Imagine your son or daughter is dead. Imagine your spouse, suddenly taken from you. Not because of illness, not because of accident, but by murder in Camden, New Jersey.
Since 2008, I have been teaching photography in Camden at Rowan University. When I tell people I teach in one of the most dangerous cities in America, I often hear gasps. Most of my students have experienced murder in their families, and everyone seems to know at least one person who has been killed. Countless times a student will say in conversation, "When my brother was killed..." or "When my cousin was shot..." The people of Camden live in an American war zone.
About a year and a half ago, I noticed a sea of crosses at the side of a road near my school. I asked my class if anyone knew anything about them. They told me that the crosses stood for all of the people who were murdered in Camden that year, and that there was another collection in front of city hall.
When I drove to city hall, it brought me to tears. All of the shrines were individually painted and decorated by family members. I first thought I would photograph the shrines to add to another series I was working on, but as I looked at this sea of murder, I decided this story needed its own platform. These families were crying out for change in their city. I had to meet them.
I learned that every time a new murder was committed, the family members would "plant" a painted cross in front of city hall. Family, friends, and citizens would gather as they said goodbye to their loved ones. I will never forget my first cross planting experience in 2012. It was for murder victim #67, 25-year old Rasheeda "Piggy" Pegues. I watched her family hammer the cross into the ground as Piggy's sister collapsed to the ground in despair. I wanted to photograph families who were grieving, but this was not how I would do it.
I didn't know if the families would be receptive to being photographed, but my requests were met with eager reception. They were not just grieving. They were furious. They were tired of burying their children, their friends and relatives. They wanted their grief and anger heard, and they welcomed my camera into their efforts.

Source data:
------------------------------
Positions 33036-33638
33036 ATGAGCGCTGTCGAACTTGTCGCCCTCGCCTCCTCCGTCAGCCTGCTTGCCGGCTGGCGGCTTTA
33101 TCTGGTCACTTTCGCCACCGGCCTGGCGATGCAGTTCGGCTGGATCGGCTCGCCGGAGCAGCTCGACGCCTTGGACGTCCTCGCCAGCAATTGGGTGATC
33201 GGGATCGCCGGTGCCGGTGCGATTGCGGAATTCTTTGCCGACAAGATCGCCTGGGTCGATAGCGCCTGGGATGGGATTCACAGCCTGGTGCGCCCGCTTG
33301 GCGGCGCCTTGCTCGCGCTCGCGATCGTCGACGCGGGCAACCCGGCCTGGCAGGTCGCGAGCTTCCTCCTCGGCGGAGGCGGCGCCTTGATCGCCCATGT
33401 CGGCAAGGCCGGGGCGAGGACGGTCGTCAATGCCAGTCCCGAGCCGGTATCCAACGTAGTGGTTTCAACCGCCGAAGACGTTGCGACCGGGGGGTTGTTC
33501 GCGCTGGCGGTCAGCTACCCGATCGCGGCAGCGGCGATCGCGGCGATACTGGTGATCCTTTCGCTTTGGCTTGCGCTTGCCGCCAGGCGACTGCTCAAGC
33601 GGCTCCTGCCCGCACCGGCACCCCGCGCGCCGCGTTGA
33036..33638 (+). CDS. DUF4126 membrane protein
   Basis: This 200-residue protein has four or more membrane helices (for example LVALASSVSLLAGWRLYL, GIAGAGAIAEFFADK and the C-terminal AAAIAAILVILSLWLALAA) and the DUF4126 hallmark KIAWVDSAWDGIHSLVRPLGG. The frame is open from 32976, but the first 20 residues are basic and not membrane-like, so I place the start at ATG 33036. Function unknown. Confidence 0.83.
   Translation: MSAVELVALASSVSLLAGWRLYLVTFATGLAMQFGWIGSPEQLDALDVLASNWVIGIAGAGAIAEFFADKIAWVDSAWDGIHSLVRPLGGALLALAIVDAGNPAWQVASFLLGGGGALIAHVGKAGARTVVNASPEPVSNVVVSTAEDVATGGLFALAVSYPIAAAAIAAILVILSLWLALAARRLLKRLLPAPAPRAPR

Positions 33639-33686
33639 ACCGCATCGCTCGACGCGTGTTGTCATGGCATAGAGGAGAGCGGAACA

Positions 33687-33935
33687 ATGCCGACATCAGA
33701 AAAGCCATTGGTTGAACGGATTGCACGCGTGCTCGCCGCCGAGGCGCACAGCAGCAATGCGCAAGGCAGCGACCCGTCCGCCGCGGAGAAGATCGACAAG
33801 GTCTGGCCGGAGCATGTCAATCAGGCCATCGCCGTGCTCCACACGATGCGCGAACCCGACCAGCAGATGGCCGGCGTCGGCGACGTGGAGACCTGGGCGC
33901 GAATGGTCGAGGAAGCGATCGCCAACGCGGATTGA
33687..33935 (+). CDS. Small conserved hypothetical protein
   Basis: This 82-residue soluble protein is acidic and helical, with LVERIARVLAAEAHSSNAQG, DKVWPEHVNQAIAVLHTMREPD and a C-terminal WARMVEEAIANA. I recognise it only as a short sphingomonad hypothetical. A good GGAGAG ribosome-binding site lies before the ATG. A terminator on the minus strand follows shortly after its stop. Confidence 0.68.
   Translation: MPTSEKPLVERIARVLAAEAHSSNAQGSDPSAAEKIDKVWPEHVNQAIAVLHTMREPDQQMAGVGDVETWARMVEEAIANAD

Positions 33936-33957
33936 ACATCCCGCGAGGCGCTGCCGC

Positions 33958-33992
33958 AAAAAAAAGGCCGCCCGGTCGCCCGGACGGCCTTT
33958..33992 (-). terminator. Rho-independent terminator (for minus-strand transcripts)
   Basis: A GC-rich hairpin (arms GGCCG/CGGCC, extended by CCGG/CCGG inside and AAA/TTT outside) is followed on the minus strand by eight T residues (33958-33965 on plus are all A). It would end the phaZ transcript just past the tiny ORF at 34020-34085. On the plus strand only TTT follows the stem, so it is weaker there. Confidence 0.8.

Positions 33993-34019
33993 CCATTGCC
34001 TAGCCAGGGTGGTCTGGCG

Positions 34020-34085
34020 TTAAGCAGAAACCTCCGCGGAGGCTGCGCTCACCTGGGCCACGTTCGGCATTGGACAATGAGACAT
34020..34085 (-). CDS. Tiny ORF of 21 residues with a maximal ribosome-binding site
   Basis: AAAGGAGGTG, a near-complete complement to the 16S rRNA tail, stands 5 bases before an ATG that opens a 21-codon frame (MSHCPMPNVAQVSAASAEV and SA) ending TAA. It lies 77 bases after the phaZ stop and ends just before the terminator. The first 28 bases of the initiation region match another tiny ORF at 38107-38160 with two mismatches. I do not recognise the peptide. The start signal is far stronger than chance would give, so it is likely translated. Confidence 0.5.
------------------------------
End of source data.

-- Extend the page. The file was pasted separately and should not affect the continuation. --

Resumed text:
I started photographing families holding their crosses at city hall. It seemed appropriate to show one family standing out amongst the masses. This would send a message through repetition -- one family of many. City hall soon demanded that the crosses be taken down. The families would no longer have the space to both pay tribute to their loved ones, and protest the violence in their city. The people in city hall didn't want to look at this massive graveyard anymore.
I learned that many of the families also had shrines where their loved ones were murdered, and some had created such spaces at their homes. I started to photograph them. Each of the families had something in common: strength. They look into the camera knowing the power of a photograph. The families and I made a connection, hoping that we can put faces to all of those shrines outside of city hall. These are the faces, the families and the spirits who have been individually crushed by each murder. It is one thing to hear that many people have been killed, but it is another to look into their family's eyes, to see what this has done to them.
Alma Brito's mother has her front porch dedicated to her daughter with a huge blanket that gets hung every morning, and brought in every night. Qua'Nyrah Houston's mother preserves her daughter's entire bedroom as a shrine. Kevin Miller's family has a glass display case with his ashes and most prized possessions. Anjanea Williams' family planted a metal cross at the scene of her murder. The list of victims and their stories goes on and on. These are just four of the three hundred twenty-four murders that have occurred in Camden in the last seven years.
By photographing these families and retelling their stories, I hope to bring awareness to a city that could be anyone's home. Why do some people get to grow up in a safe environment while others have to dodge bullets? The violence in Camden, New Jersey is a symptom of a larger and scarier issue going on in America. We are one of the wealthiest nations in the world yet we turn our backs on our nation's poor. We have all the resources in the world, yet we don't control the guns that are killing our children. Not everyone has the privilege of growing up in an area that feels safe. Where we are born and raised often isn't up to us. The people of Camden are crying out for change, in their city and in this country. Will we listen?